Substitute teacher shortage plagues FCPS


Andrew How, Staff Writer

The pandemic left Fairfax County Public Schools (FCPS) with fewer substitute teachers than before the pandemic. According to WUSA9 after speaking to a FCPS representative, the representative has said the country has a fill rate of 55% to 60% compared to the fill rate of 80% pre-pandemic.  FCPS has been trying to hire more substitute teachers with job fairs and pay raises.

A substitute teacher’s pay depends on how long the teacher will be out. If the teacher is out for less than 11 days, the pay is $17.79 an hour, and if they are gone for 11 or more days, the pay is $23.91 an hour. The people that could apply to be a substitute teacher in FCPS include stay at home parents, retired teachers, college students and part time workers. Former FCPS teachers could apply to be a substitute teacher if they have the extra time.

FCPS holds an information session online to give more information to people considering being a substitute teacher or instructional assistant. To apply for the sessions, those who are interested, go to, then click on the date want to attend the session, then click to register and fill out the forum.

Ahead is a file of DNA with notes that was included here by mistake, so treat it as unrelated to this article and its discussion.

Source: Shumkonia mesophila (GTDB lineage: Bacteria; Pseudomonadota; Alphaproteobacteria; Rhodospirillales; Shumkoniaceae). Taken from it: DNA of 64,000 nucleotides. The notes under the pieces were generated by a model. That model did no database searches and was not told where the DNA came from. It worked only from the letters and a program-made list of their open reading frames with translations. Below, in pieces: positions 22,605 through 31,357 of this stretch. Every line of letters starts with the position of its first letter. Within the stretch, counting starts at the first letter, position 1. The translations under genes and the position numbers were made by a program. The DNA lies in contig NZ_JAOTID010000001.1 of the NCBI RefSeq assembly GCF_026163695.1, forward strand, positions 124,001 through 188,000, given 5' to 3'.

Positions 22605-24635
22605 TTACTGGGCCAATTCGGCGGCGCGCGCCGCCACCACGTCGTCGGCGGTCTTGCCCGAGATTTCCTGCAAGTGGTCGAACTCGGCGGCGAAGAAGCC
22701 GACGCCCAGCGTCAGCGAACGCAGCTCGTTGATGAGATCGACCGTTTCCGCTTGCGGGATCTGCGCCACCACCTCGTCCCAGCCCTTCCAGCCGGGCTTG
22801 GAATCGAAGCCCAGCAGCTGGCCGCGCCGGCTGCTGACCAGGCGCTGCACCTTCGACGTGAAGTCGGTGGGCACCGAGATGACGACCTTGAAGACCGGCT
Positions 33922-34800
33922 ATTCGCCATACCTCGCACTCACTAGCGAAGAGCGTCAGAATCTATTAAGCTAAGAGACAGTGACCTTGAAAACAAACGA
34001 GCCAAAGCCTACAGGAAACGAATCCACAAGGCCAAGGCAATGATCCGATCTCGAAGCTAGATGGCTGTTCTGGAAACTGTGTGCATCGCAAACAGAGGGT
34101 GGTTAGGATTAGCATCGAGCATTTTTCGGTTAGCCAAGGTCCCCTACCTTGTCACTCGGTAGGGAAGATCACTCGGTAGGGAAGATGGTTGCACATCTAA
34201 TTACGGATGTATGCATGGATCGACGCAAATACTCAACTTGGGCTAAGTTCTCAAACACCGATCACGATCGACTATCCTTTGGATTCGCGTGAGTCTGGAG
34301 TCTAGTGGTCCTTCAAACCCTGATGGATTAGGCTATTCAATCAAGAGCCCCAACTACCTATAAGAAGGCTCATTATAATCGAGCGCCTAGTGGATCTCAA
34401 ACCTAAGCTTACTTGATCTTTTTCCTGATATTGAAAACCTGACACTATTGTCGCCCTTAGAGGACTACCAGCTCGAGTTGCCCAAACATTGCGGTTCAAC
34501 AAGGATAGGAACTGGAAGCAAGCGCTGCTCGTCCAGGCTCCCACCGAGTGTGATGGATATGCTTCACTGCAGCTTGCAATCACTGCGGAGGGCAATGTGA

The issue has affected teachers differently and the 3,000 substitutes have affected some teachers more.

“I had some health issues this year, and it was nerve-wracking to put in a substitute,” history teacher Micheal Flak said. “Even pre-arranging an absence could be really difficult as the number of qualified substitutes are low.” 

Some school administrators have to fill some spots for some teachers since they couldn’t find substitutes. 

“For the Academy, we would walk in every morning and we would be unsure about what classrooms are going to need coverage,” Academy administrator Scott Settar said. “We are emailing the other school sub schools around the high school to try to find help and cover the classrooms that need coverage.” 

For the Chantilly Academy, they have the ability to contact people in the working world to see if someone from a specific industry wants to come in and be a substitute teacher or be a guest speaker.

Recruiting substitute teachers has been hard because of different reasons other than Covid-19, such as not a lot of people choosing to be substitutes or health conditions that could limit a substitute’s availability. 

“I personally like to go to the classroom every once in a while because it gives me an opportunity to talk to students,” Settar said. “As a former teacher and now administrator, I don’t get to [teach] much. [Subbing] is an opportunity to build some positive relationships with students.”